SAN JUAN, Puerto Rico (AP) -- U.S. Vice President Kamala Harris announced Thursday that the U.S. is investing more than $100 million in the Caribbean region to crack down on weapons trafficking, help alleviate Haiti's humanitarian crisis and support climate change initiatives.
The announcement was made ahead of an official trip to the Bahamas for a meeting of Caribbean and U.S. leaders hosted by Harris and Bahamian Prime Minister Philip Davis. Harris, who is the highest-ranking U.S. official to visit the Bahamas since it became independent 50 years ago, landed shortly after noon for the one-day visit.
Dozens of greeters including school children and members of her sorority greeted Harris as the Royal Bahamas Police Force band dressed in black, red and white uniform played.
During a meeting with leaders, Harris said that strengthening the U.S.-Caribbean relationship is a priority for her.
"Our partnership, we strongly believe, is essential to our mutual security and prosperity," she said.
As part of the initiatives, the U.S. Justice Department expects to appoint a coordinator to oversee cases involving illegal weapons smuggling in the Caribbean as island nations report a rise in violent crimes. In addition, the State Department vowed to help improve forensic work in the region, help strengthen local police departments and support a unit based in Trinidad and Tobago aimed at helping islands solve gun-related cases and provide training for the collection and analysis of related intelligence.
The U.S., with help from the U.K., also will establish a program in the eastern Caribbean to mentor local judges and prosecutors in a bid to improve prosecutions of gun-related crimes as island nations struggle with a backlog of cases.
The State Department also expects to work with Haiti's National Police, a severely underfunded and understaffed agency struggling to quell a surge in gang violence, to help investigate and prosecute crimes with U.S. ties that involve gangs, weapons smuggling and human trafficking.
That initiative is considered key given that gangs are estimated to control up to 80% of the Haitian capital of Port-au-Prince as killings and kidnappings soar across the metropolitan area and beyond.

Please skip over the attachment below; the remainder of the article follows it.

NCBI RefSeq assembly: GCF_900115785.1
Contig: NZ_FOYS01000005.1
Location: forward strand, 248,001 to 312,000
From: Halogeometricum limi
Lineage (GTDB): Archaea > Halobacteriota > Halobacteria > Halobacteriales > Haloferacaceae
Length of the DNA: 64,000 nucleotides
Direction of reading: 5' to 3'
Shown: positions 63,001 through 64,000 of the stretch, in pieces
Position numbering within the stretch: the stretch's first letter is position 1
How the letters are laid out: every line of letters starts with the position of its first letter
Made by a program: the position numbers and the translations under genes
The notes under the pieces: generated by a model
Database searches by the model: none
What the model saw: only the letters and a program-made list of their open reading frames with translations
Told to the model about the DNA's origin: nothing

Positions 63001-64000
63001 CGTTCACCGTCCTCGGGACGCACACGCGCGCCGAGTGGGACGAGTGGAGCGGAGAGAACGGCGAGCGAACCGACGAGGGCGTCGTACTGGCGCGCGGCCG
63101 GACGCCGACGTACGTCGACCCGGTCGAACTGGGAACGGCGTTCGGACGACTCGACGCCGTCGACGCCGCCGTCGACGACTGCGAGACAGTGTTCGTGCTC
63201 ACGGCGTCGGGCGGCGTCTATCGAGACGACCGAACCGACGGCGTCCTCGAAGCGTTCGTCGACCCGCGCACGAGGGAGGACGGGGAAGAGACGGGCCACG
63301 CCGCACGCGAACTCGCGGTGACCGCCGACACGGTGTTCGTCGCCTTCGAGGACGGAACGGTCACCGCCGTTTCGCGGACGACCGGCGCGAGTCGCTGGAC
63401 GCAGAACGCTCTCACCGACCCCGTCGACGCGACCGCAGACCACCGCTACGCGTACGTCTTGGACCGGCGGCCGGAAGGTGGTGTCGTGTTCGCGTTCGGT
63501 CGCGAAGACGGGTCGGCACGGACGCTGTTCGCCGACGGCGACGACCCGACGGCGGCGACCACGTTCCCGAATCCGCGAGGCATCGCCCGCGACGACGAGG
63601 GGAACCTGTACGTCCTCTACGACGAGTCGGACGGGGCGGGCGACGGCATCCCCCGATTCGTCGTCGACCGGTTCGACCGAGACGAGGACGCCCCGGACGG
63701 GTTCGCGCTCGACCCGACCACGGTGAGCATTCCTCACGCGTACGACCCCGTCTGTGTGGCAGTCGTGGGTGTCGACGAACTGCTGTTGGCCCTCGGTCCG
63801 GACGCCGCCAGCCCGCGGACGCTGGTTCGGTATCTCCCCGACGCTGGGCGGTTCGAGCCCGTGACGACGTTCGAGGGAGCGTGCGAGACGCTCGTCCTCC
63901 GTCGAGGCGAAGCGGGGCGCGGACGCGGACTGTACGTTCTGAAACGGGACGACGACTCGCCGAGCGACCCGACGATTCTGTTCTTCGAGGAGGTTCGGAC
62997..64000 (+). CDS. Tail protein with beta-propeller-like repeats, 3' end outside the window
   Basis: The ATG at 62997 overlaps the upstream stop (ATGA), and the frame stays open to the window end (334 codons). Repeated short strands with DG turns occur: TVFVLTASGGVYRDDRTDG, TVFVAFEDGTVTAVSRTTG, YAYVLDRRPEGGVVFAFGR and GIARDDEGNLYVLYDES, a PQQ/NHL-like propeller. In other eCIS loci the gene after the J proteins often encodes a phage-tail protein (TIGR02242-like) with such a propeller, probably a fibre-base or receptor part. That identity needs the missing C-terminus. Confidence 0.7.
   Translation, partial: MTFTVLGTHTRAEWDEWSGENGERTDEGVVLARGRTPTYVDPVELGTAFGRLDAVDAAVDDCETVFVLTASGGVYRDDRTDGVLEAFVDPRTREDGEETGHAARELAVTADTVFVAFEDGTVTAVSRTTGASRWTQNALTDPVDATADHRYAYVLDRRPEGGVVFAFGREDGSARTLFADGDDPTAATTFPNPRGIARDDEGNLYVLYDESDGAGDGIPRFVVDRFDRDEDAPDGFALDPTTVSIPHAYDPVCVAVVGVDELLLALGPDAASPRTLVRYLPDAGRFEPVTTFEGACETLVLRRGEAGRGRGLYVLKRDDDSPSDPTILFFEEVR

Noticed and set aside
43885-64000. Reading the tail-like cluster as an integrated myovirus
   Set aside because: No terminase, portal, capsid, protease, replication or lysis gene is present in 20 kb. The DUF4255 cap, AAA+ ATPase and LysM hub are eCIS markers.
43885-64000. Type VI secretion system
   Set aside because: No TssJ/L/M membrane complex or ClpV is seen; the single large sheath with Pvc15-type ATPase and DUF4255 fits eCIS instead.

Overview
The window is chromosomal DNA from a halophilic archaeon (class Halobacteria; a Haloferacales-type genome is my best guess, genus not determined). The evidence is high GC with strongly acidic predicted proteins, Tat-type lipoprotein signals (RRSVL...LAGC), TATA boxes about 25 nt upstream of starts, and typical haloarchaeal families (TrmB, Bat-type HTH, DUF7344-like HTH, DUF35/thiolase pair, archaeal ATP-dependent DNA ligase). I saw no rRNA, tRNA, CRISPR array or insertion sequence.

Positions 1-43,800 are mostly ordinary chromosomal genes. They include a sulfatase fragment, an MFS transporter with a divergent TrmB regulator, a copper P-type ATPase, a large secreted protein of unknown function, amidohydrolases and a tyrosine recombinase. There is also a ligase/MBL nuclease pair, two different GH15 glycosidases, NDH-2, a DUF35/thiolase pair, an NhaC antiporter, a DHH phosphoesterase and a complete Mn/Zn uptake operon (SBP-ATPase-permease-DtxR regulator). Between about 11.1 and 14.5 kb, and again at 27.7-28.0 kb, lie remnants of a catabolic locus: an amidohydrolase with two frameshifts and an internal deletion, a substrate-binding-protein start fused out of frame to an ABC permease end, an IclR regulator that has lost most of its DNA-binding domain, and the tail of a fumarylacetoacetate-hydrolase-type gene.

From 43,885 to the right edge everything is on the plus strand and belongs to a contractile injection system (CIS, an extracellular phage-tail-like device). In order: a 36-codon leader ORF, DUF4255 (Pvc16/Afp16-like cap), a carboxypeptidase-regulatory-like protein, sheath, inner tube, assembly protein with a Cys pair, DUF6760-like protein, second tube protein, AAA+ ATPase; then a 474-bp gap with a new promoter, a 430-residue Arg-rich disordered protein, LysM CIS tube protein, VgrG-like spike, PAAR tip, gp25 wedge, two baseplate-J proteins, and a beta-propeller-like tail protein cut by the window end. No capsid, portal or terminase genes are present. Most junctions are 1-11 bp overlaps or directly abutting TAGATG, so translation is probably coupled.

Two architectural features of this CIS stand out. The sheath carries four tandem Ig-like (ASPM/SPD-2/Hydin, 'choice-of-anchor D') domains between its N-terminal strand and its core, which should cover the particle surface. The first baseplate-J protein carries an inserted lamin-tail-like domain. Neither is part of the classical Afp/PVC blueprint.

U.S. senior administration officials said the worsening security situation requires an international response, and that the U.S. strongly supports the deployment of a multinational force to Haiti.
In October, Haitian Prime Minister Ariel Henry requested the immediate deployment of a foreign armed force, but the U.N. Security Council, along with the U.S. and Canada, have yet to respond. Henry, along with other leaders of Caribbean nations, is expected to attend Thursday's meeting with Harris.
U.S senior administration officials said discussion are ongoing, and that any decision about military force would be done in consultation with the U.N. and Haiti's government.
Harris announced that the U.S. Agency for International Development will invest nearly $54 million in Haiti to help fight a sharp rise in starvation and provide access to potable water and healthcare. Almost half of Haiti's more than 11 million people are facing acute food insecurity, and 19,000 are in catastrophic famine conditions.
Another $10.5 million will go toward supporting Haiti's agricultural sector as poverty deepens, with some 60% of the population earning less than $2 a day.
The announcement was cheered by Faith in Action International, a California-based organization that helps grassroots groups worldwide.
"Haitian farmers are the backbone of fighting hunger in Haiti, and they desperately need critical inputs of seeds, irrigation, tools, and support from agronomists to adapt to drought," said Francois Pierre-Louis, Faith in Action's Haiti director.
USAID also expects to invest $20 million to help Caribbean businesses that use technologies related to renewable energy and energy efficiency. Another nearly $15 million will be used to boost emergency response and preparedness across the region.
Additional funds will help low-lying island nations whose economies largely depend on tourism prepare and adapt to climate change.
"Caribbean nations are on the front lines," Harris said.